a happy oblivion


The Internet has never been something I’ve thought much about, and I certainly haven’t spent enough time thinking about the digital divide among all human beings. My Internet use is so fluent and frequent that now it’s more a part of me rather than it is an external activity. If I don’t have a connection I feel as if a piece of me is stuck in this external void that I have no access to. The Internet might as well be embedded in my veins.

I was lucky enough to grow up comfortable. I never worried about whether or not there was going to be food for me, let alone not have Internet on any given day. I’ve had a computer in my household since I was 2. I’ve never known anything else. I cannot even begin to comprehend the struggles people with no connection to the Internet face. Which is personally really frustrating because it’s really hard to relate to the sufferers of the digital divide, especially since society does such a great job at concealing it’s true destruction. This class has opened my eyes exponentially to the dangers involved with the web and how prevalent the digital divide has always been, and probably always will be. I lived in a happy oblivion, not knowing how much of the US, let alone the world, still to this day have very restricted access to the internet.

I remember using the computer as a kid like it was yesterday. Trying to figure out how to use the internet web browser, using the computers calculator to help with math homework, researching science fair ideas, and so much more. I had the entire set of kiddie games that helped you learn to type and read. It wasn’t until I was in 7th grade that I had my first personal laptop, because my middle school logic told me that since all of my friends had their own computers it was only fair that I had one. Almost instantly my world became social media with AIM, MySpace, and YouTube. I have grown up knowing that the Internet was the future, and that its importance is hard to match.

Nowadays, I have my laptop, my iPad, and my iPhone so that I’m connected almost everywhere I go. My daily routine includes waking up and checking instagram and my email, checking reddit in the afternoon, and using the Internet to do homework. It is so intertwined in my life that there would be no life without it. I use it for my art, my learning, and my communication. I also don’t put too much thought into my privacy online. By saying that I mean that I’ve accepted that this is an Internet age and everyone’s information is more or less out there for grabs. I try to stay smart in what I post online but, as we’ve discussed in class, it’s nearly impossible to hide.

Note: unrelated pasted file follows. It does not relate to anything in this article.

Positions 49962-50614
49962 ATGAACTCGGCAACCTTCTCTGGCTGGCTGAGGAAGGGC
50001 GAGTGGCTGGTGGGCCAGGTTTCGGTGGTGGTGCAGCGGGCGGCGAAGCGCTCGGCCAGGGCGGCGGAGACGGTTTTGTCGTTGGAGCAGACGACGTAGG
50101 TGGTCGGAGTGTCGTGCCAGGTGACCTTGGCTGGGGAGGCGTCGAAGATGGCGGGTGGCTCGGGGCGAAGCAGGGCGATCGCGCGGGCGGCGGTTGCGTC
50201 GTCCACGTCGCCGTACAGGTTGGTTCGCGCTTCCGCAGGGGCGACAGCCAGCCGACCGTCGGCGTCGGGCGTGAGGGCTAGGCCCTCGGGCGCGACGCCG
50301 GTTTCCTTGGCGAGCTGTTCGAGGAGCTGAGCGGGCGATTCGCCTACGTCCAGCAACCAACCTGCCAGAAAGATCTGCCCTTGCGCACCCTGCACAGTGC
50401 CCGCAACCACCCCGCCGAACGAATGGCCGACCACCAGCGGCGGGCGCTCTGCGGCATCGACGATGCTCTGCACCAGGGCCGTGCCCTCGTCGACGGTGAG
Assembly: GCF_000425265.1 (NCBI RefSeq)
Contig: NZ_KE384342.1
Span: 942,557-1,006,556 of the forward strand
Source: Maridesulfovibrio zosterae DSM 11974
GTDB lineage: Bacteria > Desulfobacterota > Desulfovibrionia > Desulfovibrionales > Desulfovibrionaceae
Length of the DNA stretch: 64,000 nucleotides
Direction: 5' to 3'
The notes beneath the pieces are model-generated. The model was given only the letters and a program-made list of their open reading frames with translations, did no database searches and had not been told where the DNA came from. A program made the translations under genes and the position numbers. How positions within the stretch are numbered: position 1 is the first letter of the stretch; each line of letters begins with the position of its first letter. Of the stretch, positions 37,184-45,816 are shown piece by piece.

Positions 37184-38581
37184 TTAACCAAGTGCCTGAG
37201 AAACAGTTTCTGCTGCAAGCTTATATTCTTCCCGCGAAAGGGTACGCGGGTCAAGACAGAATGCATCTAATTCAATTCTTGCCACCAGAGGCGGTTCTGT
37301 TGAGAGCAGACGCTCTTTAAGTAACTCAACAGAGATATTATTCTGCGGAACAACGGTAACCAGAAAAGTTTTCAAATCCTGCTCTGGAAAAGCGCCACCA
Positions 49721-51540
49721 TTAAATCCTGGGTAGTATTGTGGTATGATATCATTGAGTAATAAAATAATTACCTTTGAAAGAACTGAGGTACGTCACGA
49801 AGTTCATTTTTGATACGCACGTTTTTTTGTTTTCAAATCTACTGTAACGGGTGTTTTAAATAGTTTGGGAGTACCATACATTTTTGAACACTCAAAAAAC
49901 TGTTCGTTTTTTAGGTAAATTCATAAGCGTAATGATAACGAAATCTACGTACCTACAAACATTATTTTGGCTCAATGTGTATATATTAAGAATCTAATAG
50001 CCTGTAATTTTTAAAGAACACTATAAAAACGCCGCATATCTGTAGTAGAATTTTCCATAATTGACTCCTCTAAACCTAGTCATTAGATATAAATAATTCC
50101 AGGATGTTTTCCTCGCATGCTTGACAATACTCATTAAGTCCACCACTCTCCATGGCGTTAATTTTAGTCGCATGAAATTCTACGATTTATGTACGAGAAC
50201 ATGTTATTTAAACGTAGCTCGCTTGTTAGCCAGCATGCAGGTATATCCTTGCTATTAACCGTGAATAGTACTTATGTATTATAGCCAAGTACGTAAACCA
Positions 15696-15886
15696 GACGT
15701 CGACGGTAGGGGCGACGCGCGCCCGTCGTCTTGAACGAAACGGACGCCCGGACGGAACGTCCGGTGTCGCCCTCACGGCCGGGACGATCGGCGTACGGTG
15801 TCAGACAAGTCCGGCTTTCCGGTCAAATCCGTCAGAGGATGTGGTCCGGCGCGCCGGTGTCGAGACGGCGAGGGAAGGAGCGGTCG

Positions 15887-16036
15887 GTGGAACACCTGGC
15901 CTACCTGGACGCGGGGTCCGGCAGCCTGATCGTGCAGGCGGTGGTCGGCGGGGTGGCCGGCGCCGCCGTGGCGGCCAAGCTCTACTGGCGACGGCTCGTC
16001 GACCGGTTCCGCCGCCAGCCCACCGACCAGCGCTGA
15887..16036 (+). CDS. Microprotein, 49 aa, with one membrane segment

Learning about the disparities among our country in regards to the digital divide has opened my eyes as to how lucky I have been to have a computer and Internet for practically my entire life. It has also helped by realize that the digital divide needs to start closing before we become a purely Internet based society.


Target Practice

My life exists on three levels. The most intimate lies in my own head and is centered on my relationship with myself. The second occupies the space between my skin and the world around me, governed by immediate actions, appearances, and perceptions. The last extends from this room to as far as my name can travel, carried by the 1s and 0s that tie us all together. Within each stage, I have a different mask, subtly bending to the pressures of expectations, but the way each one interacts with the others and works to develop me is a fascinating process that is usually only visible after the fact.

At the furthest reaches of my influence, the internet knows me as a face and a collection of thoughts. Because I am not a digital native and only became a part of the internet after I had already done some growing up (thank god), this aspect of my personality is the youngest, despite its visibility. Though I generally don’t share much through things like Facebook, Twitter, or Instagram, I do spend a fair amount of time browsing (lurking is the right term, I think) and cannot pretend that this exposure has no effect on my socialization. I watched the rise and fall of #Kony2012 and the enigma that is Gangnam Style and thought myself to be above that hype, but I can’t deny the selfies I have taken, the memes I’ve quoted, or the old opinions I held that faded in the light of new ideas.

On the grand scale, my impact on the global community has been negligible at best, but my contributions to the digital world lie in my physical actions. Like most, I would say, the experiences I have gained (vicarious or otherwise) through interaction with today’s communication systems have influenced my personal relationships and independent thought. In this way, concepts from the digital world propagate into person-to-person interactions and cause a more lasting impact on our society, even for those who have less dealings with the internet.

I don’t pretend to have a vast understanding of the internet as a whole, but through these personal interactions it can still influence me. Because my roommate regularly shares news and ideas with me that he finds on Reddit, the website found its way into my life. The socialization he receives diffuses into me so that I have to admit it plays a role in my personal development. In this way, I can’t say the Filter Bubble truly limits our growth. Though its immediate effects restrict our direct socialization, it, like the firemen of Ray Bradbury’s Fahrenheit 451, cannot control our entire society. Ideas find their way in, around, and through boundaries, despite the burning of books or the filtering of searches.